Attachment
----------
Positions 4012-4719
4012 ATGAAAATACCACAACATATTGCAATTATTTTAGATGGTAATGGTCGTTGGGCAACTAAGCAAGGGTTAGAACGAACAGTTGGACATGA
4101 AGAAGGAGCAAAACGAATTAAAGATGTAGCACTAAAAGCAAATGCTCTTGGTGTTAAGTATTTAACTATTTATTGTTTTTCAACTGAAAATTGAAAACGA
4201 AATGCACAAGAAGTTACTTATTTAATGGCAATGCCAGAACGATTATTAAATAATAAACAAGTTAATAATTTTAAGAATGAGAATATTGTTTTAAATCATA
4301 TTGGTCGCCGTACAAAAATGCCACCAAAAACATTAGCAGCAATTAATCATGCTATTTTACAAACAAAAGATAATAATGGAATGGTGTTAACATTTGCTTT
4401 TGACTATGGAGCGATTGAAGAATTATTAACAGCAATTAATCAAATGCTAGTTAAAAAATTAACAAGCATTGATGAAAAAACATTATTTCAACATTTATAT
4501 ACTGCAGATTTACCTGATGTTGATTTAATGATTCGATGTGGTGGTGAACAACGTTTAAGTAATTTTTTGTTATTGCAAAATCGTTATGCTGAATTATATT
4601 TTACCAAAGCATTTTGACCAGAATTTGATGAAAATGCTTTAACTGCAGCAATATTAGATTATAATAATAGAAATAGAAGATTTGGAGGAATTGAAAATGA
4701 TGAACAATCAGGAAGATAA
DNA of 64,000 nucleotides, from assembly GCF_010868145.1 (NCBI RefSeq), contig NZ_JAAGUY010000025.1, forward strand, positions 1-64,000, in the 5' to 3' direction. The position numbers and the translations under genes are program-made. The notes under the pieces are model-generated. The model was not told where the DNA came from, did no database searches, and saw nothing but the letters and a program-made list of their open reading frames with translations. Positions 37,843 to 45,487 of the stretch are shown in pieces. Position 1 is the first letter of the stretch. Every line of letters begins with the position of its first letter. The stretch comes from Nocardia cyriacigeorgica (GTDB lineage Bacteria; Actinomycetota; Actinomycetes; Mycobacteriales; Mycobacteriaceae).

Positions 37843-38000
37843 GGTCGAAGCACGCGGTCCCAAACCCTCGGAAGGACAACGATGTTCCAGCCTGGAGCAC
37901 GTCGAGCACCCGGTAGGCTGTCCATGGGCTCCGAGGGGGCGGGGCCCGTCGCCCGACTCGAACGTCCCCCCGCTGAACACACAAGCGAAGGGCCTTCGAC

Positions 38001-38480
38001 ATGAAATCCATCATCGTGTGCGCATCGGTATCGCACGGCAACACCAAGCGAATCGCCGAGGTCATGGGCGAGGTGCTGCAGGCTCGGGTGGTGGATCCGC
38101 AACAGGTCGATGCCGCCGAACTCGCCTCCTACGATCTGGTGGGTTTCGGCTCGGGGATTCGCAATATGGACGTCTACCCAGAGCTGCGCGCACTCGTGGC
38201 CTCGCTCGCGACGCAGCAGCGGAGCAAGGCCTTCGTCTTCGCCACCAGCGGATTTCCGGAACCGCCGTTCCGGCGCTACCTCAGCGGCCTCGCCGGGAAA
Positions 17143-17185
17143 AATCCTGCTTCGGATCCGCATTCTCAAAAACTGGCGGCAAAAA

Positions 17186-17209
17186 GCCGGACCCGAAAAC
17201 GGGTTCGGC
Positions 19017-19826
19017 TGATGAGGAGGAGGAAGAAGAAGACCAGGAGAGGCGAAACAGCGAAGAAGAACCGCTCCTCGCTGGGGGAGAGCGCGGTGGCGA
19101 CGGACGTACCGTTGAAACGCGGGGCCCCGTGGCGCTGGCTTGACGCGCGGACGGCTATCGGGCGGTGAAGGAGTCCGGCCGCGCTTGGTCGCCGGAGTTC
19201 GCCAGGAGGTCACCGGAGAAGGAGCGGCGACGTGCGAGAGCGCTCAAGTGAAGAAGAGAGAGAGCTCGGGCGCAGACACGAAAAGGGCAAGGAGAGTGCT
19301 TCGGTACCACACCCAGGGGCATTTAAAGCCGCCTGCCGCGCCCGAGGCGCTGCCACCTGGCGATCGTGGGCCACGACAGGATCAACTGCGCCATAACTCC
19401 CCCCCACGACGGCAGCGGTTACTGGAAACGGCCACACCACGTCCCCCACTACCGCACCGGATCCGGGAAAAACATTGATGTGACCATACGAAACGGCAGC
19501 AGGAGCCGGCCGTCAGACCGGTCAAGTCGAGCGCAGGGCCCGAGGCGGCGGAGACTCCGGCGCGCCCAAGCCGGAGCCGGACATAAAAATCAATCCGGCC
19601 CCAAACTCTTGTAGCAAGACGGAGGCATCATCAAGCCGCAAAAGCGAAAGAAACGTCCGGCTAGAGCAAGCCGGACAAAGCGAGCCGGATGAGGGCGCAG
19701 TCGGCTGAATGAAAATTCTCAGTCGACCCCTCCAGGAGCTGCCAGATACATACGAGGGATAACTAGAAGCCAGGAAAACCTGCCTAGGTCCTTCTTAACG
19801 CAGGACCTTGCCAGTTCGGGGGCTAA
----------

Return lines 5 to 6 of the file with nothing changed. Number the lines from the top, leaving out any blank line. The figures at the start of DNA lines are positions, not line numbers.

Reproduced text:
4301 TTGGTCGCCGTACAAAAATGCCACCAAAAACATTAGCAGCAATTAATCATGCTATTTTACAAACAAAAGATAATAATGGAATGGTGTTAACATTTGCTTT
4401 TGACTATGGAGCGATTGAAGAATTATTAACAGCAATTAATCAAATGCTAGTTAAAAAATTAACAAGCATTGATGAAAAAACATTATTTCAACATTTATAT